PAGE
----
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Homewood trustees applaud, approve new downtown plan

Homewood trustees saw much to like in the new Downtown Transit-Oriented Development Plan, and said so as they approved it on Tuesday, April 23, following a presentation of the plan by representatives of Muse Community + Design.

The project, funded by the Regional Transportation Authority, was led by Muse staffers Kelsey Zlevor, senior associate, and Fiona Kennedy, associate. They told trustees community and stakeholder participation shaped the plan’s vision.

Kennedy outlined the various methods the community was involved in the planning process, and Zlevor followed with a description of feedback from participants and recommendations based on their views.

“This really was a grassroots effort. The community has been involved every step of the way,” Zlevor said.
That involvement included four meetings with an 11-member steering committee of volunteers and two focus group meetings. Muse also had representatives at four community gatherings to talk with residents about their preferences and ideas for downtown Homewood. They met residents at the July 2023 Gotts Chalk the Walk chalk art event, Fall Fest, an open house at GoodSpeed Cycle and a meeting of the Homewood Business Association.

Zlevor described four perspectives on the downtown area: arrival, with a focus on the train station but also looking at other gateways to the area; navigation, or how people get around downtown once they’ve arrived; enjoyment, what people do while spending time downtown; and investment, which looks at development and redevelopment opportunities.

The arrive and navigate sections include recommendations for making it easier to get to and get around the downtown area, Zlevor said.

“We heard from many people that it wasn’t easy to arrive downtown on foot or by bike, so a lot of the recommendations are focused on that perspective,” she said.

The plan includes suggestions for how to improve access through the Dixie Highway and 183rd Street viaducts, improve the pedestrian and bike networks, add decorative crosswalks and update the wayfinding system.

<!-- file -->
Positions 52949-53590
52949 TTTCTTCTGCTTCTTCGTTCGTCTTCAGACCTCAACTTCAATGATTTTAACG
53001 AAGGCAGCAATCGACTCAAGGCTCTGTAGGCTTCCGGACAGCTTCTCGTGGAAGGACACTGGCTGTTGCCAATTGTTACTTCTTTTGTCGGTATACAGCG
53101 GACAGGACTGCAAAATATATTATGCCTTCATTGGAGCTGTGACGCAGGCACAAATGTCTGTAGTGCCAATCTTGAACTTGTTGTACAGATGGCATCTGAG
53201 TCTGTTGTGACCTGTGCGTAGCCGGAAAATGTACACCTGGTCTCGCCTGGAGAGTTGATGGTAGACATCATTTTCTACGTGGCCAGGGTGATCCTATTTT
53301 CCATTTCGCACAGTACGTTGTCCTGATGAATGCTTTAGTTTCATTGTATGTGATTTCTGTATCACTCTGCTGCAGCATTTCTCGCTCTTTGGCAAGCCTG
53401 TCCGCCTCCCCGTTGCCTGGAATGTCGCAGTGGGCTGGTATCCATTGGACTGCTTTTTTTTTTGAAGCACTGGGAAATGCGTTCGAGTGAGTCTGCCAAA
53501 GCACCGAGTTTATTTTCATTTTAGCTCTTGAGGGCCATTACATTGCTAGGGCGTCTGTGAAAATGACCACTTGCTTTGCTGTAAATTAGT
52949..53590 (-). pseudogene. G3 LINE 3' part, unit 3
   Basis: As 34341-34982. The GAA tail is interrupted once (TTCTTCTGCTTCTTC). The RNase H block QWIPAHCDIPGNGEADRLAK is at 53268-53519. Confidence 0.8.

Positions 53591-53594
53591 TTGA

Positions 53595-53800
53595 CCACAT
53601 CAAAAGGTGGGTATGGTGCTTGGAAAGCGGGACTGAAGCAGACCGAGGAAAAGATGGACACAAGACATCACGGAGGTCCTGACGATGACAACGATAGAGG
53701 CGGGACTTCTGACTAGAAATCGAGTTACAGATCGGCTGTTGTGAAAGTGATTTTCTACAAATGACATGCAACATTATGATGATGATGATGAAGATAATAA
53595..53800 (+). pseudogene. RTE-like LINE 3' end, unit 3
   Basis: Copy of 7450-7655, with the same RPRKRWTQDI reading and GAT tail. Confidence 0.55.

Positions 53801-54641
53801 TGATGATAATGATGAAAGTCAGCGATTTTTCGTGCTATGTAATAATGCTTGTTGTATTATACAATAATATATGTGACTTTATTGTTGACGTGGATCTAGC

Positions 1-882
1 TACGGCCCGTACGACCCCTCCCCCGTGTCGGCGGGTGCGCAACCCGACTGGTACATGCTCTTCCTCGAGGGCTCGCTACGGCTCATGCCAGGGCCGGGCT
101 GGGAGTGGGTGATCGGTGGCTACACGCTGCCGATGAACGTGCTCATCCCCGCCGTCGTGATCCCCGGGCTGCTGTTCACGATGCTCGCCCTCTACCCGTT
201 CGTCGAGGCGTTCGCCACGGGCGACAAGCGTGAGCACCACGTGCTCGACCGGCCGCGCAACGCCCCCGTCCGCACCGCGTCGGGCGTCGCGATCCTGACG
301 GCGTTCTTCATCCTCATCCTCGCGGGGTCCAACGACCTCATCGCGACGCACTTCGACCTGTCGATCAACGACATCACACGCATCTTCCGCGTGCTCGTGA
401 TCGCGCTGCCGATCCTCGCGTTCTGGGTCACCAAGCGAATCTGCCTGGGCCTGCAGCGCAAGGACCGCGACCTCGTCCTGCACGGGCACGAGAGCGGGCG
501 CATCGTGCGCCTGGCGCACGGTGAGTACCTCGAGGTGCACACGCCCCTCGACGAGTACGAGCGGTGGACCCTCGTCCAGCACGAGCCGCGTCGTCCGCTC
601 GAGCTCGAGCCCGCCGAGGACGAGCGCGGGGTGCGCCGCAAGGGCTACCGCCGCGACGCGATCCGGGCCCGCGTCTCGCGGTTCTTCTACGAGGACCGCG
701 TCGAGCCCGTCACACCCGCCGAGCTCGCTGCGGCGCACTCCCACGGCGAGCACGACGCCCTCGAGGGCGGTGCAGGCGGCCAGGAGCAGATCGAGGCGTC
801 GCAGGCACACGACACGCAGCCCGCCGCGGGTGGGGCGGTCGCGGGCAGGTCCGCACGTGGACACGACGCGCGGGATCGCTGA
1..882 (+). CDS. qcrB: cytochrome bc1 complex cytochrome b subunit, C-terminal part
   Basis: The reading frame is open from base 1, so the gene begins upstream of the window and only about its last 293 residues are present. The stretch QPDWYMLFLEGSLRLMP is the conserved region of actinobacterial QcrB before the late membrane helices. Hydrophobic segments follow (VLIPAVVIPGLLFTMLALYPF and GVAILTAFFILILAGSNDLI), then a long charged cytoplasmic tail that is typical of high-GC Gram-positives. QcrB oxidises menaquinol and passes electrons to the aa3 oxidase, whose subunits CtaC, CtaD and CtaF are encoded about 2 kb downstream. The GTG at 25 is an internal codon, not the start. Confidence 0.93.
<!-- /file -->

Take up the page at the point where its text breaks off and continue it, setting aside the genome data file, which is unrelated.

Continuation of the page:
The enjoyment section received quite a few recommendations from people who participated in the planning process, Zlevor said. It involved looking at the aesthetics of the downtown area, including signage, branding and identity. Recommendations included improving streetscaping, creating inviting open spaces, increasing the efficiency of existing parking, expanding public art and building the capacity of the Homewood Business Association.

Mayor Rich Hofeld welcomed the plan but tempered his enthusiasm.

“I’ve gone over this, and there are some out of the world type ideas here,” he said. “A lot of creativity went into this. Is it doable? Some of it is, some of it is way beyond what we’re able to do.”

Trustee Julie Willis offered a bigger embrace.

“I want it all,” she said.

Trustee Anne Colton expressed admiration for the way the consultants could so accurately grasp the community’s culture, and she thanked staff and the consultants for the efforts to involve the community in the process.

Trustees Jay Heiferman, Vivian Harris-Jones, Allisa Opyd and Lauren Roman each expressed enthusiasm for the process and the product.

“All of Mayor Hofeld’s off the wall ideas are probably my favorites,” Roman said.

The plan was approved by the Planning and Zoning Commission at its April 11 meeting.

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